What will consumers do?

What will consumers do?

Many things move inside containers -- grain, cars, scrap, lumber, you name it. But what propels the container as a force in global commerce is finished goods -- stuff for purchase by consumers. The pullback by the American consumer, responsible for two-thirds of the U.S. economy and a pillar of the global economy, has been the darkest of clouds hanging over container carriers and really the entire intermodal chain.

The implications of the pullback were specifically blamed for last week's market turmoil, and caused Treasury Secretary Henry Paulson to change course in using the $700 billion bailout to ease consumer credit. So is the consumer just taking a breather, or are we witnessing a more profound and lasting change in behavior?

Anyone listening to the Nov. 6 speech at the World Shipping (China) Summit in Dalian by Steven Roach, chairman of Morgan Stanley in Asia, would likely have had the same reaction -- gulp. "The American consumer is toast -- done, finished, over," Roach said. He characterized the 14-year stretch from 1994-2007, in which consumer demand grew at an annual rate of 3.5 percent, when income was growing at a consistently lower rate, as "the greatest buying binge over such a protracted period for any economy in modern history." As to what has now happened, a front-page New York Times headline last week said it all: "Buying Binge Slams to a Halt."

Roach is a known bear, a fact he acknowledged. But the point he raises is critical for the future of transportation. He suggests that the U.S. consumer may not return to his old habits for four or five years. If even remotely true, that would not only slash long-term growth rates for containers and other conveyances and the multitude of 3PL services that support them. It would lead to long-term overcapacity and weakness in rates. It would also result in a change in the composition of cargo moving through the system, and with that, the types of expertise, equipment and facilities needed to handle it.

Walter Kemmsies of Moffatt & Nichol has predicted that the coming U.S. reinvestment in infrastructure will tilt the cargo mix toward raw materials, building components and project cargoes. It's no wonder the mood at the recent Breakbulk conference in New Orleans was a bastion of serenity amid the shell-shocked transportation industry.

But the consumer remains central to the equation. The network of terminals, inland rail hubs, cross-docks, DCs and trucking has all been put in place to support consumer spending, not to mention retail stores and the millions they employ. Assessing what is really going on with the consumer means looking at the economic situation and beyond that into the culture itself. Will economic realities force Americans over the long term to become more like the Chinese, habitual savers instead of enthusiastic spenders? Will the change in administration and a greater emphasis on sacrifice alter Americans' basic views on spending?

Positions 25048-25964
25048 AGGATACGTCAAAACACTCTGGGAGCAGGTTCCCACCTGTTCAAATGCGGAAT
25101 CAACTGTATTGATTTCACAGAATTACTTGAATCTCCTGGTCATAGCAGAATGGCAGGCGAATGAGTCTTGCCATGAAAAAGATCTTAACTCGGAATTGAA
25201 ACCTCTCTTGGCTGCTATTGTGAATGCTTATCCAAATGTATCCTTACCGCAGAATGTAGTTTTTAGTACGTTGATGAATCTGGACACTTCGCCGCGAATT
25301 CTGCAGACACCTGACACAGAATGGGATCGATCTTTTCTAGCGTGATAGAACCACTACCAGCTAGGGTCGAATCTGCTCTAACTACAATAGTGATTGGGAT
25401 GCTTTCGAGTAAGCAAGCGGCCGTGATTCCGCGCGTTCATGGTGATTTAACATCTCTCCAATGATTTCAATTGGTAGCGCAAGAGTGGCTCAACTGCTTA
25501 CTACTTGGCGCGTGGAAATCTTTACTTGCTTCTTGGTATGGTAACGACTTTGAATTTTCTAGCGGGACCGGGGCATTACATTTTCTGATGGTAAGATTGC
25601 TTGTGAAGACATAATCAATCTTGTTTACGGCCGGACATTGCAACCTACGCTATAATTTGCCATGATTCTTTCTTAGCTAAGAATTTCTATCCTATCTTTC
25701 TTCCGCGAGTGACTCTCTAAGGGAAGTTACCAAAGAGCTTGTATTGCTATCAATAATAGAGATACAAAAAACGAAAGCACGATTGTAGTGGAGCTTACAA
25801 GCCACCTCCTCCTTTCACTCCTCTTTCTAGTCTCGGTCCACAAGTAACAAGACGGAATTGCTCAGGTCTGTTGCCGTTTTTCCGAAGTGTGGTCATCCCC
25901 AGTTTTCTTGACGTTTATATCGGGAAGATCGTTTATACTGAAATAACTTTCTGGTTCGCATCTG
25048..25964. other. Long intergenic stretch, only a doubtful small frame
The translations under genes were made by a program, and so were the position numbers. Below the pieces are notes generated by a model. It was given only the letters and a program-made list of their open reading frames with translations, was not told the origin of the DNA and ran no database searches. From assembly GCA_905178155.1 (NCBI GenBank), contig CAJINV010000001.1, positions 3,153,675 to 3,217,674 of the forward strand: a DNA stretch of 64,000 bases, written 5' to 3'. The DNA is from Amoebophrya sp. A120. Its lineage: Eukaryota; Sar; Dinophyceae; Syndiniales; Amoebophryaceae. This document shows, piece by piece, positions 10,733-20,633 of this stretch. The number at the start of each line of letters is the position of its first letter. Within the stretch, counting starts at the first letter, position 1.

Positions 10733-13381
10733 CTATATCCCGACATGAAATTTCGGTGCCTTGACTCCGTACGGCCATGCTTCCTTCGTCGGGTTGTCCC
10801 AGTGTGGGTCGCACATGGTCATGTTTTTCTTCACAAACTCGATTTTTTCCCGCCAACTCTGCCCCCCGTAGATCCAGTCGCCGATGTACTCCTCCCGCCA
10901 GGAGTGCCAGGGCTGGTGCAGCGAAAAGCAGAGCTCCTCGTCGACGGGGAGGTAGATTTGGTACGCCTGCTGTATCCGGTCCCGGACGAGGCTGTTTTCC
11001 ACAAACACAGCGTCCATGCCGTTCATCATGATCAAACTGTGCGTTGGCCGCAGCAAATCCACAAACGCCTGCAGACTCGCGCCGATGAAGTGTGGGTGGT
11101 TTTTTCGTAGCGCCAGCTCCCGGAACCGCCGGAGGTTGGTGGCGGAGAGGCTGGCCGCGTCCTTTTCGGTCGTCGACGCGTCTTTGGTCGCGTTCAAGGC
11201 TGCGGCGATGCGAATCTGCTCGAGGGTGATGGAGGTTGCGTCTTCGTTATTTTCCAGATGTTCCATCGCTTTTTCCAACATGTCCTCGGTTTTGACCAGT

That is doubtful, but in the short term, there are differing views on how long the consumer will sit on the sidelines. The tightening job market and mortgage crisis on top of an existing mountain of consumer debt, and their effects on consumer confidence, are taking a toll. But we may be a lot further into the downward economic cycle than appears from the headlines. When all the numbers are in, for example, they will show that the U.S. has already been in a recession for many months, beginning as early as the fourth quarter of 2007 or early this year -- not just starting in the fall when credit markets seized up and the stock market nosedived, according to the Economic Cycle Research Institute. In other words, we are possibly approaching the one-year anniversary of the U.S. recession, and may be closer to a turnaround than many realize.

"Our indicators are showing a severe recession, but one that is consistent with what we saw in the recessions of the mid-'70s and early '80s, both of which lasted 16 months," said Lakshman Achutan, managing director of ECRI. That contrasts sharply with the 49 percent of Americans who said in a survey last week that the country is on the verge of another Great Depression. "We don't have any evidence today that we're looking at some sort of depression or deflationary scenario. If you are going to have a really negative view, those words can creep into the discussion, and we don't have any evidence in our indicators of that type of scenario."